• version tags in the beginning tell us (and software that reads feed) versions of XML and RSS used. XML is always 1.0 and I generally go with 2.0 version of RSS because it’s really easy to create and work with;
  • channel contains information about feed and feed entries (items). Notice how channel ends up in the end only followed by rss tag;
  • title is name of feed;
  • description is human-readable description of feed content and purpose;
  • link is a site that feed comes from;
  • lastBuildDate is time when feed was created or last edited. It must be in RFC 822 time format which is human-readable (but huge pain to code);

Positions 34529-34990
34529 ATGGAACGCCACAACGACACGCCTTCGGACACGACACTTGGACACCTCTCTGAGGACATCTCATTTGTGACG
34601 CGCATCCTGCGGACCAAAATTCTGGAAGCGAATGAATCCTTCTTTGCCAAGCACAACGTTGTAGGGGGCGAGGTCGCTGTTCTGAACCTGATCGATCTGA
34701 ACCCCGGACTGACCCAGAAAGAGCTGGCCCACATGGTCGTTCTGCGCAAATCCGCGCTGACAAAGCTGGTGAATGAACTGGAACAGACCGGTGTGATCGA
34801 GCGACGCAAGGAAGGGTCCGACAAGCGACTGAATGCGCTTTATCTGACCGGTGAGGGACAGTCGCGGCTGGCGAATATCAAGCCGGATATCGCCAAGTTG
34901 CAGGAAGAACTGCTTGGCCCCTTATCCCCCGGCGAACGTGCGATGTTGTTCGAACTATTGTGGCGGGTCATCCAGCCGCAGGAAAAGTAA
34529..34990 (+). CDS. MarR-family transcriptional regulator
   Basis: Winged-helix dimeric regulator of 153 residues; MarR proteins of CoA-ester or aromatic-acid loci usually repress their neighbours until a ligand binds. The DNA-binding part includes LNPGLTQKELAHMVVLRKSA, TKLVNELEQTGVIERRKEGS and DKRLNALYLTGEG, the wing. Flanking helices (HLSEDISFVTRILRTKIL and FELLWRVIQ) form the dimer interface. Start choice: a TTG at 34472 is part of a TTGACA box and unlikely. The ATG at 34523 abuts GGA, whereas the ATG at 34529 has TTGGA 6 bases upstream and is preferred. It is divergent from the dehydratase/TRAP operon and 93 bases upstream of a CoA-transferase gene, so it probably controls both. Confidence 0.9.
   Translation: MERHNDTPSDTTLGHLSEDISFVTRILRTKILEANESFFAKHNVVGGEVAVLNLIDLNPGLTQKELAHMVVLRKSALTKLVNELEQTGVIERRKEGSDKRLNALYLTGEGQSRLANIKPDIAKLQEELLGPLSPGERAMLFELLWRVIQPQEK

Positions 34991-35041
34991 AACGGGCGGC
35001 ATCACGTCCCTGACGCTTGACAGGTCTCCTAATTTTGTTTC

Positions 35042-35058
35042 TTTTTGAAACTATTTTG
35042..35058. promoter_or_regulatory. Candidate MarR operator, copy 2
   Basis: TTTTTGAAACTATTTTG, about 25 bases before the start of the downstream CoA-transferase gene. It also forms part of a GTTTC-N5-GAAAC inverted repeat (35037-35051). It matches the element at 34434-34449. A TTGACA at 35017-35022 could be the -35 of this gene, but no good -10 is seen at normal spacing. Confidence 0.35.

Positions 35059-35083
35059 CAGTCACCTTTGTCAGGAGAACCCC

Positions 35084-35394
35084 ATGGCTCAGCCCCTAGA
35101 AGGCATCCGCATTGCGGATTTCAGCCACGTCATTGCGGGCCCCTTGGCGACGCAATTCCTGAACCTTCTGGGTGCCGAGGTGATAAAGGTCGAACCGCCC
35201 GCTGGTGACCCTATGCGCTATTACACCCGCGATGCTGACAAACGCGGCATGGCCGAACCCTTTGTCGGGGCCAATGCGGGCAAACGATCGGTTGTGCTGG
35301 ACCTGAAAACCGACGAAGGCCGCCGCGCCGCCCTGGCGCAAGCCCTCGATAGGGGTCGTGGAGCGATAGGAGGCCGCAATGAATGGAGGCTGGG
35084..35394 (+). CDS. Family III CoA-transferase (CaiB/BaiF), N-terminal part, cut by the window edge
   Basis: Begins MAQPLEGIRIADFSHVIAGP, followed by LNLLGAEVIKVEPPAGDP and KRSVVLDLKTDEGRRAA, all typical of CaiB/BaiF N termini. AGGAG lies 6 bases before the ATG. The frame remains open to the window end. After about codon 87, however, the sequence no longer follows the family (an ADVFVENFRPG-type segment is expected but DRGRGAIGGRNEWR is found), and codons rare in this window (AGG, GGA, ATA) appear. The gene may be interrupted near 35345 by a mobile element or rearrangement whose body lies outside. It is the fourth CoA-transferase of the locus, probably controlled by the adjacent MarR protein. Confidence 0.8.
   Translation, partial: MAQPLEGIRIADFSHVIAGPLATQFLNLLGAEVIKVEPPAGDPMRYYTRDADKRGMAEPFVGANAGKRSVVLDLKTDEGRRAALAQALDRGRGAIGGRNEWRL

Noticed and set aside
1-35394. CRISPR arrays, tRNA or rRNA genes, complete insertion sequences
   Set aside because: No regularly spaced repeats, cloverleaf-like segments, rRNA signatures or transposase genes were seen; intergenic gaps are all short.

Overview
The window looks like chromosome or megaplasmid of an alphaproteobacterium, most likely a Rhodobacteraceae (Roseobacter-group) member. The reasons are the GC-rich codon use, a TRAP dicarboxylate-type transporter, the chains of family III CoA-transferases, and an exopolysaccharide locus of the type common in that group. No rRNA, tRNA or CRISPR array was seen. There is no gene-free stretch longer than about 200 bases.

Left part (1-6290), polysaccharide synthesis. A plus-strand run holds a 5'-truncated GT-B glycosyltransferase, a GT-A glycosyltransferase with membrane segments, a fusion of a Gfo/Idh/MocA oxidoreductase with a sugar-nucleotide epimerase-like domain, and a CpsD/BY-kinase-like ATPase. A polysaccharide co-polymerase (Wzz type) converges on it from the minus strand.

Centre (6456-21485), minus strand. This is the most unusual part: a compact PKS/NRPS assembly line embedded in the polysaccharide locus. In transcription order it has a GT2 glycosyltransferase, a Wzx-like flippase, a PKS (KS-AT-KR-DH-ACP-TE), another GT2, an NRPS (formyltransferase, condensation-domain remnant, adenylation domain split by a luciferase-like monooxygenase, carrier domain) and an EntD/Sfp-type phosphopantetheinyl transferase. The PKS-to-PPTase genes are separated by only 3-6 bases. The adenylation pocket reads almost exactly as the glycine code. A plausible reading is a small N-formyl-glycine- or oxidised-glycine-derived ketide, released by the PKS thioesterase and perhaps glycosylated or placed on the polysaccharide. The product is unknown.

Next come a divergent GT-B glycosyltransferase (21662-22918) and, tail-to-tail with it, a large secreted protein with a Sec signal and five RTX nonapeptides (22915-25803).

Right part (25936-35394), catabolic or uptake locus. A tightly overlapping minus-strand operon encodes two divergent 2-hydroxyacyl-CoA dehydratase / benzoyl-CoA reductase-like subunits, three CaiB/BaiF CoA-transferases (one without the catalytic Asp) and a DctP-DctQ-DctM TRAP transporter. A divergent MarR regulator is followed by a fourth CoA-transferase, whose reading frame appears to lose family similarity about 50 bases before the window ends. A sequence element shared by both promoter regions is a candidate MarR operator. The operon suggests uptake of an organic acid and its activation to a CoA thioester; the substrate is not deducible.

• generator is name of software that created feed. In this case I am using small program I coded for myself in AutoIt;
  • item is one feed entry. Feed usually contains few of them, I left one for simplicity:
    • title again, but now we are inside item so it is name for this item. Notice how it is enclosed in additional CDATA brackets – this is done so there is less risk of special characters breaking XML rules and feed itself;
    • description again, but inside item it’s actual content of an entry. It may be text but usually it has (X)HTML markup so can have rich formatting, include images, etc;
    • pubDate – time when item was created;
    • link – outgoing link for item. In this case to download page. This is actually rare tag in feeds, see next one for explanation;